DRAM market takes a positive turn in 2012

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Elpida bankruptcy pushes market ahead

The DRAM market is expected to make a something of a recovey in 2012.

According to a report by IHS, the market for this memory is expected to partially reverse the drastic losses it incurred in 2011 and achieve revenue growth this year.

The company said that this was as a result of balanced supply and demand following the exit of manufacturer Elpida Memory.

Its DRAM Market Tracker report also predicted that the DRAM industry revenue for this year will reach $30.6 billion, up 3.3 percent from $29.6 billion in 2011.

The company said that although this figure could be seen as small, given the 25 percent decrease last year, this would be a welcome adjustment.

The next few years also signify a positive outlook with IHS predicting  DRAM revenue will exceed $30 billion each year for the next five years to reach $40.2 billion in 2016.

Mike Howard, senior principal analyst for DRAM & memory research at IHS, said: “This year’s anticipated turnaround comes as somewhat of a surprise, especially as the challenges of 2011 appeared to point to a calamitous 2012.

“Weak demand was one of the major challenges last year, when revenue slipped each quarter as prices went from bad to worse. However, the key problem was excess DRAM manufacturing capacity — the same trouble that has bedeviled the industry for much of its history.”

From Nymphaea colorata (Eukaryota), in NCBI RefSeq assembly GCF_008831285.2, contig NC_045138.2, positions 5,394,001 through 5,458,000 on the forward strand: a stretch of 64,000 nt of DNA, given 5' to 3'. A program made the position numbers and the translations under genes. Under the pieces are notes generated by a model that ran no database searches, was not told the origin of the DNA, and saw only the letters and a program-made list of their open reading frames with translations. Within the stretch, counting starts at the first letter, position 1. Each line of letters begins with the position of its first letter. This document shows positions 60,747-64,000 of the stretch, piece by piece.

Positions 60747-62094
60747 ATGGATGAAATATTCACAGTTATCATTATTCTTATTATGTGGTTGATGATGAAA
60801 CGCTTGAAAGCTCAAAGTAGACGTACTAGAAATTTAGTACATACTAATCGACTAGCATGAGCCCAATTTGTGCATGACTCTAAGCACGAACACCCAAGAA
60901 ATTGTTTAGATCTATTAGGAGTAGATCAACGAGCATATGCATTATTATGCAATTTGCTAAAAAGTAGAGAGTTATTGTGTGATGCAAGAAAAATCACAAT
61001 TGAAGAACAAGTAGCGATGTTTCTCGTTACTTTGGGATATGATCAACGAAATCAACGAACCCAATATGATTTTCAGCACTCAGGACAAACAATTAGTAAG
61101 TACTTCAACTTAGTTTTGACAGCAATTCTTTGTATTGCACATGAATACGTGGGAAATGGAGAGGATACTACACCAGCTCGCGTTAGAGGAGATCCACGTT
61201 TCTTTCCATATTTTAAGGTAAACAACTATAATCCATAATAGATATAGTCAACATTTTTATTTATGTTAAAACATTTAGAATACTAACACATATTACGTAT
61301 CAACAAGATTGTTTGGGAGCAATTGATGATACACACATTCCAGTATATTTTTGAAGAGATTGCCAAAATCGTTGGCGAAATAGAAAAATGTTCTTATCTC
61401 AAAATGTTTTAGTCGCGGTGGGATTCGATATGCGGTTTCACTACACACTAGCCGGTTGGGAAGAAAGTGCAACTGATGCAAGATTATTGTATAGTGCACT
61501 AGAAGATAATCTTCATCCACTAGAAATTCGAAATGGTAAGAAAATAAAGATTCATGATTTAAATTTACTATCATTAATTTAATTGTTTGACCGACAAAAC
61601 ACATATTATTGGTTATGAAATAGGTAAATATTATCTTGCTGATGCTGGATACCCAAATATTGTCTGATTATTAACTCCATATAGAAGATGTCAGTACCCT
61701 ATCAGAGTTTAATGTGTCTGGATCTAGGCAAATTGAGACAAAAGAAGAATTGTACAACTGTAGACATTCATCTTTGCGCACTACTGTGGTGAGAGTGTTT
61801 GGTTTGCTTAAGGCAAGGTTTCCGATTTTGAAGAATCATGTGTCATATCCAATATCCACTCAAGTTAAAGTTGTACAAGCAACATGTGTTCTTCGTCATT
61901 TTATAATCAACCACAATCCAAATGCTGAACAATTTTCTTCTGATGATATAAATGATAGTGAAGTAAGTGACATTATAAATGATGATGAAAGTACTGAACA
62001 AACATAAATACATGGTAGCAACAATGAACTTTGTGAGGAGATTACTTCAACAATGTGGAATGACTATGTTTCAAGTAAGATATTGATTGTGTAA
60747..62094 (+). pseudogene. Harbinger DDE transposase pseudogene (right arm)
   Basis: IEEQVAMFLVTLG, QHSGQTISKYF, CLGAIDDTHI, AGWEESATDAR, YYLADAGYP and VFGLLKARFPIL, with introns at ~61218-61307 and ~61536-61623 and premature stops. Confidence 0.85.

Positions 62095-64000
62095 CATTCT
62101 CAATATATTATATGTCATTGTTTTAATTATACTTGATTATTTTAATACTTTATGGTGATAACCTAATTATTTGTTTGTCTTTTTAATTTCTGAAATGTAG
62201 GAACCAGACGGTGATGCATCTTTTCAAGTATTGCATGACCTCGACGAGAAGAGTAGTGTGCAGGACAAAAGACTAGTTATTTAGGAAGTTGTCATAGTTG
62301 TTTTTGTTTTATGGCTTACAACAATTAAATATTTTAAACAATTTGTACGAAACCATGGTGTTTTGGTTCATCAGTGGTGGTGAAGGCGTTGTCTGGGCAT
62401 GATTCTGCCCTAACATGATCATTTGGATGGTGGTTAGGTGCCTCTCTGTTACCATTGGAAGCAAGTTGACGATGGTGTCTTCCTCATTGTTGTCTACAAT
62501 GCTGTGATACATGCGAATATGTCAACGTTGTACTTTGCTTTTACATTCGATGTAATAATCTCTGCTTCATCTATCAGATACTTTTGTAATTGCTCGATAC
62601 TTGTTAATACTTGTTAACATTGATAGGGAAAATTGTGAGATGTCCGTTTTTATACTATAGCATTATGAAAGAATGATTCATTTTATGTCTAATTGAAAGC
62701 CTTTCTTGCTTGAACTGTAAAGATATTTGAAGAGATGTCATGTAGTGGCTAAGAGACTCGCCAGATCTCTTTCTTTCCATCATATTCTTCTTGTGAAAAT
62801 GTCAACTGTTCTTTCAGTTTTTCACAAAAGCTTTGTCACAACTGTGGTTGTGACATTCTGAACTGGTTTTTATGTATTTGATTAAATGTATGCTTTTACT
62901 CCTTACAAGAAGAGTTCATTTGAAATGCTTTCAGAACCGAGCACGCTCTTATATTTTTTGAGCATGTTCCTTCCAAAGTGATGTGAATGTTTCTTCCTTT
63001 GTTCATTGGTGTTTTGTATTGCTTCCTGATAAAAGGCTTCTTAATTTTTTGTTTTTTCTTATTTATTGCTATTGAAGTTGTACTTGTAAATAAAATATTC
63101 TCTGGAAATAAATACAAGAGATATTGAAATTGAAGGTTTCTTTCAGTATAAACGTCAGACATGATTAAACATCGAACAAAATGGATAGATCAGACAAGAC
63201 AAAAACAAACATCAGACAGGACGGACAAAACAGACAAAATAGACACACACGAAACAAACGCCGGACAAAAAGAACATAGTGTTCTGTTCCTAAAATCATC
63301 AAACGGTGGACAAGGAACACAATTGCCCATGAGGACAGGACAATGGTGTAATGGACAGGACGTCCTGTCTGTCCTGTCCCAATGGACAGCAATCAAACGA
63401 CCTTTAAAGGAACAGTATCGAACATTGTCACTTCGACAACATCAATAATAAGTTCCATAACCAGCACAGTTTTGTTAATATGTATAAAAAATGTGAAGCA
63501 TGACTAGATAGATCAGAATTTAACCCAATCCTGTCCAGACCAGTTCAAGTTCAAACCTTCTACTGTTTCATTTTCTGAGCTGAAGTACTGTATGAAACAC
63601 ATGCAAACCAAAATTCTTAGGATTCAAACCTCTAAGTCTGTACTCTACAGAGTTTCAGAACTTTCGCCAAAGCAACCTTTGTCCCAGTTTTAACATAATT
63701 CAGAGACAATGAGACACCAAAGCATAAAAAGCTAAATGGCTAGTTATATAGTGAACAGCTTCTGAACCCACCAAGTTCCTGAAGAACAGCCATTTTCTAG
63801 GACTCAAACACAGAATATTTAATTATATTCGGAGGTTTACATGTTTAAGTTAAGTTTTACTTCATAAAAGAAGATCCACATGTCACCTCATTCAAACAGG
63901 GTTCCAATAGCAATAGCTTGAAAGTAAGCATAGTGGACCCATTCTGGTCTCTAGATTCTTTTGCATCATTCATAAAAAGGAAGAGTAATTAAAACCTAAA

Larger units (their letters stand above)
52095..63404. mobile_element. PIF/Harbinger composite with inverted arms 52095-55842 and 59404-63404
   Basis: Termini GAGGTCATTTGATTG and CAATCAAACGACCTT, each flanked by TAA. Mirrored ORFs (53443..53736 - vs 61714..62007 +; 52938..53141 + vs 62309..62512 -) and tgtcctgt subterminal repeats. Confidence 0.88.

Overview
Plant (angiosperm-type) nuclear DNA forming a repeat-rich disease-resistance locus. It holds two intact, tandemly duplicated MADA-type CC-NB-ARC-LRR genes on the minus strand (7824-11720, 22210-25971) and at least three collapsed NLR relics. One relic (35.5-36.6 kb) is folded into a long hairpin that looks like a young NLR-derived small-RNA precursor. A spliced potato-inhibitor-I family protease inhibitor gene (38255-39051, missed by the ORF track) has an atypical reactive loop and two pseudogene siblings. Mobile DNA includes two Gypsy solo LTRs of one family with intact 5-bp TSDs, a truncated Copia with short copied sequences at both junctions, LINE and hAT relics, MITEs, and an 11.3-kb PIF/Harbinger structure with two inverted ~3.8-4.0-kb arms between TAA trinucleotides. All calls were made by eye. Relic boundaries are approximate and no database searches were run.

Other problems faced by the DRAM industry last year were also the Thailand October floods, which limited PC shipments. The concern over the limited number of hard disk drives also had a knock on effect on PC sales and therefore on the DRAM market.

However, ironically it was the bankruptcy of Elpida, which really gave the market the kick it needed.

“Elpida’s insolvency will have a massive impact on the industry’s fortunes, primarily because it promises to shift the market from a state of endemic oversupply to sorely needed balance for most of 2012,” Howard said.

“As a result of such developments, IHS is now cautiously optimistic that the DRAM industry may actually be through the downturn and headed for improvement.”

He said that even with the final outcome of Elpida’s bankruptcy uncertain, and the disposition of its assets still in negotiation, the rest of the industry was expected to benefit from Elpida’s exit, with the market lifting on signs of supply rebalance.

Another factor contributing to the change in the market is storage expansion with DRAM space predicted to improve through the years as a result of the growth in ultrathin PCs, smartphones and tablets.

Ultrathin PCs will present plenty of new opportunities for low-power DRAM, especially when ultrathins comprise the majority of shipments by 2016.

IHS said that for high-end Ultrabooks in particular, PC manufacturers are projected to have enough margin to afford the installation of low-power double data rate 3 (LPDDR3) DRAM in their products, adding to overall DRAM industry revenue.

LPDDR3 will account for as much as 19 percent of the total DRAM market in 2014.

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